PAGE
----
King Henry IV,
Part 2 by William Shakespeare



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King Henry IV,Part 2
by William Shakespeare

Presented by Paul W. Collins
© Copyright 2010 by Paul W. Collins
King Henry IV, Part 2

By William Shakespeare

Presented by Paul W. Collins
All rights reserved under the International and Pan-American Copyright Conventions. Except as permitted under the U.S. Copyright Act of 1976, no part of this work may be reproduced, distributed, or transmitted in any form or by any means, or stored in a database or retrieval system, electronic, mechanical, photocopying, audio or video recording, or other, without the prior written permission of the copyright owner.
Contact: paul@wsrightnow.com
Note: Spoken lines from Shakespeare’s drama are in the public domain, as is the Globe (1864) edition of his plays, which provided the basic text of the speeches in this new version of King Henry IV, Part 2. But King Henry IV, Part 2, by William Shakespeare: Presented by Paul W. Collins, is a copyrighted work, and is made available for your personal use only, in reading and study.
Student, beware: This is a presentation, not a scholarly work, so you should be sure your teacher, instructor or professor considers it acceptable as a reference before quoting characters’ comments or thoughts from it in your report or term paper.
Chapter One

Wanting Word
From out of the blue-black sky looming over northern England just before dawn, a sourly strident voice makes itself known. “Open your ears!—for who will stop the vents of hearing when loud Rumour speaks?

I, from the Orient to the drooping West, making the wind my post-horse, ever unfold the acts commenced on this ball of earth! Upon my many tongues continual slanders ride—the which in every language I pronounce, stuffing the ears of men with false reports!

I speak of peacewhile covert enmity, under the smile of safety, wounds the world!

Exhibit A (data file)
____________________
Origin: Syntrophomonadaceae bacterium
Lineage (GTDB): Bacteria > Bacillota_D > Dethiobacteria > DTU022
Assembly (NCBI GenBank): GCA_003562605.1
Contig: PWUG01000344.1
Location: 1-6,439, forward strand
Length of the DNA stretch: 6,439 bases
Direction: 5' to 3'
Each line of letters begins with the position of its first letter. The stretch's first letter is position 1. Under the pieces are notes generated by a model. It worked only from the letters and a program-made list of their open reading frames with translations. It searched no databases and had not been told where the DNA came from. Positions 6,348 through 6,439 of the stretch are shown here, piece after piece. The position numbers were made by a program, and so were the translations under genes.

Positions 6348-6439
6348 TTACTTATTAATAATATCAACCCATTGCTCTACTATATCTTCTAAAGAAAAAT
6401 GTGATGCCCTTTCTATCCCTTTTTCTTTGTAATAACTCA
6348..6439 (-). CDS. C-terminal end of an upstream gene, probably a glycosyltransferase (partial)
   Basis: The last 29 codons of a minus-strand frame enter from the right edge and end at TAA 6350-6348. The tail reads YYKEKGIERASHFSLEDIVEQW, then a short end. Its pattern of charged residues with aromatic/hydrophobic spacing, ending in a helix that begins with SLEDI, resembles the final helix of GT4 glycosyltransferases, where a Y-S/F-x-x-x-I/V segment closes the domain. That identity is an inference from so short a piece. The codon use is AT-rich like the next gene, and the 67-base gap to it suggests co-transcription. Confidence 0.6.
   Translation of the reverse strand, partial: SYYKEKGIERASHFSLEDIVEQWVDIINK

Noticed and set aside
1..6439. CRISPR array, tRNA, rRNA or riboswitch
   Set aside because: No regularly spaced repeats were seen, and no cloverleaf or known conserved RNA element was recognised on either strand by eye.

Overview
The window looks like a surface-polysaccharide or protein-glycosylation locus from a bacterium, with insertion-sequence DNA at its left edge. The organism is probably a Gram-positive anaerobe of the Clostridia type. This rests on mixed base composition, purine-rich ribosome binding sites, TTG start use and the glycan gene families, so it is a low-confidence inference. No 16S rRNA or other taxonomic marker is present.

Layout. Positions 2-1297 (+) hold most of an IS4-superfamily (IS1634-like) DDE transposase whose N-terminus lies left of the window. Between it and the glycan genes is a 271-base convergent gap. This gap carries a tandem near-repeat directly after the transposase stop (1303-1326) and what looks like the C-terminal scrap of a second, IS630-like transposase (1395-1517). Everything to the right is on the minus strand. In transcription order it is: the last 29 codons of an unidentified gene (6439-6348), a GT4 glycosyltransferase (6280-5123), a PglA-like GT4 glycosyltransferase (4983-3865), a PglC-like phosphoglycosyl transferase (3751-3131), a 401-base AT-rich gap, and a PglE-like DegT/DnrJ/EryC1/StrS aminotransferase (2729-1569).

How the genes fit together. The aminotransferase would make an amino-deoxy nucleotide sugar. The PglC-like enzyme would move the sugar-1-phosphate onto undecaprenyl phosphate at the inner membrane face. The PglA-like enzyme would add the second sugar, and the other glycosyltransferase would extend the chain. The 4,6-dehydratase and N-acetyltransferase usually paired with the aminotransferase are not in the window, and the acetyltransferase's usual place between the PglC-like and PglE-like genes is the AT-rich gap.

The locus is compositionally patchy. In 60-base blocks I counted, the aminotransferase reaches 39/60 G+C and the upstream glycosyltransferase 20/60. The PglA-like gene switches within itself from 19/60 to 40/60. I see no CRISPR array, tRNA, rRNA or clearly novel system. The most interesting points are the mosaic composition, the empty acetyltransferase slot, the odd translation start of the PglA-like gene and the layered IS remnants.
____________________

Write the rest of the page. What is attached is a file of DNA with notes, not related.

And, the year swol’n big with some other griefs, who but Rumour, who but only I, beguile it to make fearful musters and prepare defences as though with child by the stern tyrant War—and no such matter!

Rumour is a flute blown by surmises, jealousies, conjectures—one of so easy and so plain a stop that the blunt monster with uncounted heads, the ever-discordant, wavering multitude, can play upon it!

But what need I thus my well-known body to anatomize to my household?

Why is Rumour here? I run ahead of King Henry’s victory—who in a bloody field by Shrewsbury hath beaten down young Hotspur and those troops, quenching the flame of bold rebellion even with the rebels’ blood!

The mischievous spirit now seems taken aback: “But what mean I to speak so true at first? My office is to noise abroad that Harry Monmouth”—the prince—“fell, under the wrath of noble Hotspur’s sword!—and that the king before the Douglas’s rage stooped his anointed head as low as death! This have I rumoured through all the peasant towns between that regal field at Shrewsbury and this worm-eaten hold of ragged stone, where Hotspur’s father, old Northumberland, lies crafty-sick.”

Just before the battle, the shrewd old earl had sent his fellow rebels word that he was ailing, and that he trusted no surrogate to lead his forces. Without his troops, and others delayed by their allied Welsh patriarch, Glendower, the challengers to Lancastrian rule were greatly outnumbered.

Laughs the allegory, hovering over dark Warkworth Castle, “The posts come untiring on, but not a man of them brings other news than they have learned from me!

From Rumour’s tongues they bring smooth comforts—false, worse than true wrongs….”


In the chill shadow between lengthening shafts of a clear sunrise, a nobleman rides up to the castle entrance, dismounts, and hurries his steaming, lathered stallion forward. He calls into the courtyard, “Who keeps the gate here? Ho!” An old man with a lantern opens the door. “Where is the earl?”

What shall I say you are?” asks the porter, peering in the still-dim light.

Tell thou the earl that Lord Bancroft doth attend him here!”

His lordship is walkèd forth into the orchard; please it Your Honour, knock at the gate, and he himself will answer.”



Even as he speaks, Northumberland hobbles toward him, using a crutch, but eager for information. “Here comes the earl,” says the visitor. The ancient bows, unlocks the iron gates, and shuffles away, leading the wet horse to the stable.

What news, Lord Bancroft?” demands Northumberland. “Every minute now should be the father of some stratagem!—the times are wild! Contention, like a horse full of high feeling, madly hath broken loose, and bears down all before it!”

Noble earl, I bring you certain news from Shrewsbury!”

Good, an God will!”

As good as heart can wish! The king is wounded almost to the death; and in the fortune of my lord your son,”—Henry Percy, known as Hotspur, “Prince Harry is slain outright!—and both of the Blunts killed by the hand of Douglas! Young Prince John and Westmoreland and Stafford fled the field!” He adds a dry note: “And Harry Monmouth’s brawn, the hulk Sir John, is prisoner to your son!

Oh, such a day—so fought, so fairly won, and so followed!—came not till now to dignify the times since Caesar’s fortunes!”